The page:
Tennis legend Billie Jean King has once again approached the highly controversial 2018 US Open women’s singles final between Serena Williams and Naomi Osaka, which ended with the Japanese player creating history but still ending up with tears – and it was not because of the joy she was feeling.

Osaka dominated the 23-time women’s Grand Slam champion during her straight set victory at Arthur Ashe Arena last year but what was the Japanese star’s greatest achievement in her relatively short career was overshadowed by the clash between Williams and chair umpire Carlos Ramos. The match ended with the American accusing the chair umpire of being a liar, a thief and even sexist after he gave her three on-court violations while the partisan Flushing Meadows crowd booed during the entire prize ceremony.

There were many who came out in support of Williams while there were many that condemned her actions. King came out in support of her compatriot at the time of the incident and has again suggested that Ramos was at fault for giving her an on-court violation for coaching without a “soft warning”.

She believes Williams was not looking at her coach during the game, but the American’s coach Patrick Mouratoglou admitted later that he was giving her instructions between points at the time. King revealed that her brain was “frying” as the incident took place.

“My brain was just frying. It was just burning with thoughts and trying to understand,” King said during a recent interview with the Denver Post, as quoted on Tennis World USA. “If it could go wrong, it did. It was like Murphy’s Law that night. I knew that Serena didn’t know she got a warning. Usually in tennis, you get a soft warning where they say the coach is coaching you, and the next time it happens, you’re going to get a warning.”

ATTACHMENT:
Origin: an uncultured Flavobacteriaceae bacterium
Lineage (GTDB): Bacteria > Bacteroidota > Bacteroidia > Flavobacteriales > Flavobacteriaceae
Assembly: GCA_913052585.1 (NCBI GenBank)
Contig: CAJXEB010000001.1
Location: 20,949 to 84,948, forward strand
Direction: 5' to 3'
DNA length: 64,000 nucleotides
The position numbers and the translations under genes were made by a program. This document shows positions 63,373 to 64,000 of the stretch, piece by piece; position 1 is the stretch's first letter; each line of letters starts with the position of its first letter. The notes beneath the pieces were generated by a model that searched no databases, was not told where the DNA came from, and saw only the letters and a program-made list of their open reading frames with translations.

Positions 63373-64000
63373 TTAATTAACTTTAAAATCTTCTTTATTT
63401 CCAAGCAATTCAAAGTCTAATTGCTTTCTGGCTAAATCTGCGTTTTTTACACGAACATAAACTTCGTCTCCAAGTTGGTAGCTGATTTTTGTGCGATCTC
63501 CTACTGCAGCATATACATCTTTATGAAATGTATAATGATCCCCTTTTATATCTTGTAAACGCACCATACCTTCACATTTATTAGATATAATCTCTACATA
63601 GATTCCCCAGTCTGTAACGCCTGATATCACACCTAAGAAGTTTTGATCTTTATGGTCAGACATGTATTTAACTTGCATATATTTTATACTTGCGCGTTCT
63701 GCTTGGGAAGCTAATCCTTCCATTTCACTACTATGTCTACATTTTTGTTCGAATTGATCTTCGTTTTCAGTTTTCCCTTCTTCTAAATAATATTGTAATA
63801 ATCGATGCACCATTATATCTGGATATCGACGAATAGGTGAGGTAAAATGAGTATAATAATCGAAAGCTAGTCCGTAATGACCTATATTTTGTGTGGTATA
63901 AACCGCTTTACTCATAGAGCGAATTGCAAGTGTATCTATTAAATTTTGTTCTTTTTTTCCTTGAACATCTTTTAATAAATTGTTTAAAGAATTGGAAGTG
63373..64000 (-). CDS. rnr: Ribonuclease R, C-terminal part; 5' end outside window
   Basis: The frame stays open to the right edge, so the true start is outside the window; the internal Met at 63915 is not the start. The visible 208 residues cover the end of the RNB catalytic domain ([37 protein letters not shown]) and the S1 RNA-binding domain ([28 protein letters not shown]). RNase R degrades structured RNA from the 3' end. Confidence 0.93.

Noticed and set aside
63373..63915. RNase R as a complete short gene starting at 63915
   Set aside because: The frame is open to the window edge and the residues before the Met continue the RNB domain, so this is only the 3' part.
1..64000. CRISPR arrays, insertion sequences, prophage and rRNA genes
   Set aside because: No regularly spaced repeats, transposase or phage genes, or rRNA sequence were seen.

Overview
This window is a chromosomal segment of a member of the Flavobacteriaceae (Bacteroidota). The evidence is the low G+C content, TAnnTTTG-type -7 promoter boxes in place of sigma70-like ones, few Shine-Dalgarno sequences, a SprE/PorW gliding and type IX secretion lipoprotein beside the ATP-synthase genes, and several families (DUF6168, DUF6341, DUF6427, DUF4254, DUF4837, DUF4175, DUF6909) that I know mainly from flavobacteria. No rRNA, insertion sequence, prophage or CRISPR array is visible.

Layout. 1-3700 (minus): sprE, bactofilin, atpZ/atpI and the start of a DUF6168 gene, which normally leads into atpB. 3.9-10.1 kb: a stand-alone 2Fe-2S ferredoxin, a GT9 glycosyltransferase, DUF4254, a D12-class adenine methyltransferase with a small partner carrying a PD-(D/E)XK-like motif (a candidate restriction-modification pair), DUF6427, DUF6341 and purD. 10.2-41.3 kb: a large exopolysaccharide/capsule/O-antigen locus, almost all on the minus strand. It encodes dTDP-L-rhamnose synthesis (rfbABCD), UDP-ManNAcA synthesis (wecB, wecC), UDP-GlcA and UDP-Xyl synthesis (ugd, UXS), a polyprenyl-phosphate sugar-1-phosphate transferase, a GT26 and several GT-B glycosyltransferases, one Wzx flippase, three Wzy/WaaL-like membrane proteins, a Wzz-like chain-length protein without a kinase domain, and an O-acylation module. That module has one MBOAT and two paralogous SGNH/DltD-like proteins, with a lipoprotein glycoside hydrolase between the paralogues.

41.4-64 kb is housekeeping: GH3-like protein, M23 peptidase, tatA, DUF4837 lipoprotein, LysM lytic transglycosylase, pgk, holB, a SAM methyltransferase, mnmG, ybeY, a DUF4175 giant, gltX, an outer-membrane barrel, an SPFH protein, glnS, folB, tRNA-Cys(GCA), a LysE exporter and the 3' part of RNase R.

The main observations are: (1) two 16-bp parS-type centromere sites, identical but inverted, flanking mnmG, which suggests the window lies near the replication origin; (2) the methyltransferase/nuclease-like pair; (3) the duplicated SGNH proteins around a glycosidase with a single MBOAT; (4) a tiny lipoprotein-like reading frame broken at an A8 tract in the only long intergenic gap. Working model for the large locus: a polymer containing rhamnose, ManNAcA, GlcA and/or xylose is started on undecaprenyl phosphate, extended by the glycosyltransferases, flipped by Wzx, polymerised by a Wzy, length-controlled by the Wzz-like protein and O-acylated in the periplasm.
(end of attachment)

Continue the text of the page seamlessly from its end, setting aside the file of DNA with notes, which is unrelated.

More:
Serena Williams
Serena Williams of the United States argues with umpire Carlos Ramos during her Women's Singles finals match against Naomi Osaka of Japan on Day Thirteen of the 2018 US Open at the USTA Billie Jean King National Tennis Center in the Flushing neighborhood of the Queens borough of New York City, Sept. 8, 2018. Jaime Lawson/Getty Images for USTA

“That’s what he usually does, but he didn’t. He gave her a warning right away. And she didn’t even notice the guy. She and Venus do not look at their coaches. They don’t care. They’re in their own world out there."

“I have a one-up because I’ve known them since they were 9 and 10. You have to communicate with the fans. Nobody is telling the fans what’s going on. They’re booing, and they don’t know what they’re booing,” she added.

King, however, had supportive words for Osaka, who she believes is the present and future of women’s tennis. But she continued to point toward Ramos as the aggressor of the clash, and believes he should have quelled the fight despite a barrage of insults being hurled at him by Williams.

“You don’t want to take anything away from Osaka, who is our future — now and the future. She is fantastic. You can tell she hasn’t found her voice yet. She’s young. I hope she does find her voice. She’s got great heart, and she is really steely,” King said. “She knows how to win and stay in the now and believes in herself. She’s great.”

“It was a combination of low emotional IQ from the umpire, she thinking the first time was a cautionary warning and all he had to say was, ‘I’m not attacking your honesty,’ and to keep playing tennis.”

A rematch between the two, however, is not on the cards in 2019 after Osaka lost to Switzerland’s Belinda Bencic in the round of 16, but Williams is still in the hunt for her 24th major title, which will see her equal the legendary Margaret Court.